Blackstone Enters the S&P 500 - Will Apollo or KKR Follow Suit?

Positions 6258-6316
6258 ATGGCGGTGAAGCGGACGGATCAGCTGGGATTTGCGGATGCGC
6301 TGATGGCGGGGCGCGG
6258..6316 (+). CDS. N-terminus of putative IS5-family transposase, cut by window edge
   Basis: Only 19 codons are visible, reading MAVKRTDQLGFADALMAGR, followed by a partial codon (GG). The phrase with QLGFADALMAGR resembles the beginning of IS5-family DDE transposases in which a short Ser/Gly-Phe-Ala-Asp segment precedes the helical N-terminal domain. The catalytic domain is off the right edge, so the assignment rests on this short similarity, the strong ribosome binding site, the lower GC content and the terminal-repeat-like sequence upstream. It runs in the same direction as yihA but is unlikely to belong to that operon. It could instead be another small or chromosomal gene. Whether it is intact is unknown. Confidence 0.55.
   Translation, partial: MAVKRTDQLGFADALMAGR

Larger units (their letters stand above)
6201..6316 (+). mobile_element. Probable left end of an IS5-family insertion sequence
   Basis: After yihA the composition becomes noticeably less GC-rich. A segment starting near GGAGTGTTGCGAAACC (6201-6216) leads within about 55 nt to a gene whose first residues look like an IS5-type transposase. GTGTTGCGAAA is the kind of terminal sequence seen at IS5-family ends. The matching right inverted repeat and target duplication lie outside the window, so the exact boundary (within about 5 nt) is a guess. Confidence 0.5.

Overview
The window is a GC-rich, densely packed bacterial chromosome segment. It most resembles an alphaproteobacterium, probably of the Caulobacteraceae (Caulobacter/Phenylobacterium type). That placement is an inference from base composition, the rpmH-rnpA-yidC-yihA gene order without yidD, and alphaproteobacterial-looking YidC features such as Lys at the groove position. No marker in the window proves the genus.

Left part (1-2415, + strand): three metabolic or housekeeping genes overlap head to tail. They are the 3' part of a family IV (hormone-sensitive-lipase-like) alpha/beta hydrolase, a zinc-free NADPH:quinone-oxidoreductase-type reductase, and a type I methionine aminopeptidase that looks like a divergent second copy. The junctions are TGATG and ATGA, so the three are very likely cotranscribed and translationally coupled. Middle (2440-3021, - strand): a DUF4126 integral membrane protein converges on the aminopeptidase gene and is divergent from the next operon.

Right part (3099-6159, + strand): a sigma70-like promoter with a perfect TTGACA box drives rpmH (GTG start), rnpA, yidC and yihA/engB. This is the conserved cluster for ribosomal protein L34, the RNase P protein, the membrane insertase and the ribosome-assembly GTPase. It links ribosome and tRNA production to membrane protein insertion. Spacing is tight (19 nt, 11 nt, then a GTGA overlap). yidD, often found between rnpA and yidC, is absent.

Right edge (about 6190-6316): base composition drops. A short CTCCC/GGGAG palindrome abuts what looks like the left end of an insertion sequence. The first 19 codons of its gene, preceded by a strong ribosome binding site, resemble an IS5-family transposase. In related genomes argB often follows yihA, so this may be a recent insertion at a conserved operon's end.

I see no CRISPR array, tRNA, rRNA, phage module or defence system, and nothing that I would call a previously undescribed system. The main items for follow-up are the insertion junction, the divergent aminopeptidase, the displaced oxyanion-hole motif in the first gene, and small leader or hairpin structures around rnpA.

Blackstone's recent addition to the S&P 500 has sparked curiosity among investors, raising the question of who might be the next to join this prestigious benchmark index. Blackstone, a behemoth in the asset-management world with over $1 trillion in assets, has long possessed the necessary size for inclusion, boasting a market capitalization of approximately $130 billion. To put it in perspective, the smallest companies within the S&P 500 have market caps of around $4 billion. Previously, Blackstone faced hurdles that prevented its inclusion in the S&P 500. It was initially organized as a partnership, not a corporation, until it transitioned to the latter in 2019. Subsequently, its multi-class share structure posed another obstacle. However, in April, S&P announced its willingness to consider such firms. Following this announcement, it seemed only a matter of time before Blackstone's inclusion, possibly explaining the relatively modest response in Blackstone's stock, which saw a 3.6% increase on Tuesday. Now that Blackstone has secured its place, the question arises as to whether other colossal alternative asset managers will follow suit. Apollo Global Management and KKR & Co. emerge as natural contenders, each boasting market capitalizations of approximately $50 billion. This possibility could further invigorate their shares, which have already experienced gains of over 30% this year. Patrick Davitt, an analyst at Autonomous Research, believes that Blackstone's inclusion "has to be good for the whole space, as it will force generalist portfolio managers to pay more attention." Apollo, however, has previously emphasized that companies do not apply for inclusion; rather, they position themselves as eligible candidates and await the call. After finalizing its merger with retirement-services insurance firm Athene in 2022, Apollo stated that it had become "larger and more liquid" and now possessed a single share class, making it "eligible for inclusion in the S&P 500 index." In August, Apollo announced that it had met its final eligibility criteria, including reporting positive earnings under Generally Accepted Accounting Principles over the past four quarters. Naturally, for a new entrant to join the S&P 500, an existing member must exit. Blackstone's inclusion was announced concurrently with Airbnb, which holds a market capitalization of roughly $90 billion. These two companies filled the vacancies left by Lincoln National and Newell Brands. On the horizon, there may be another significant departure in the form of Microsoft's acquisition of Activision Blizzard. As the S&P 500 welcomes new members, there is a possibility of increasing competition. Other sizable companies not yet part of the index, as determined by the S&P's Completion Index (which excludes S&P 500 members), include Uber Technologies, boasting a $95 billion market capitalization and a profit trajectory that could align it for future inclusion. Investment Disclaimer: This article is for informational purposes only and should not be considered as financial or investment advice. Investing in stocks and financial markets carries risks, and individuals should conduct their own research or consult with a qualified financial advisor before making investment decisions. Past performance is not indicative of future results.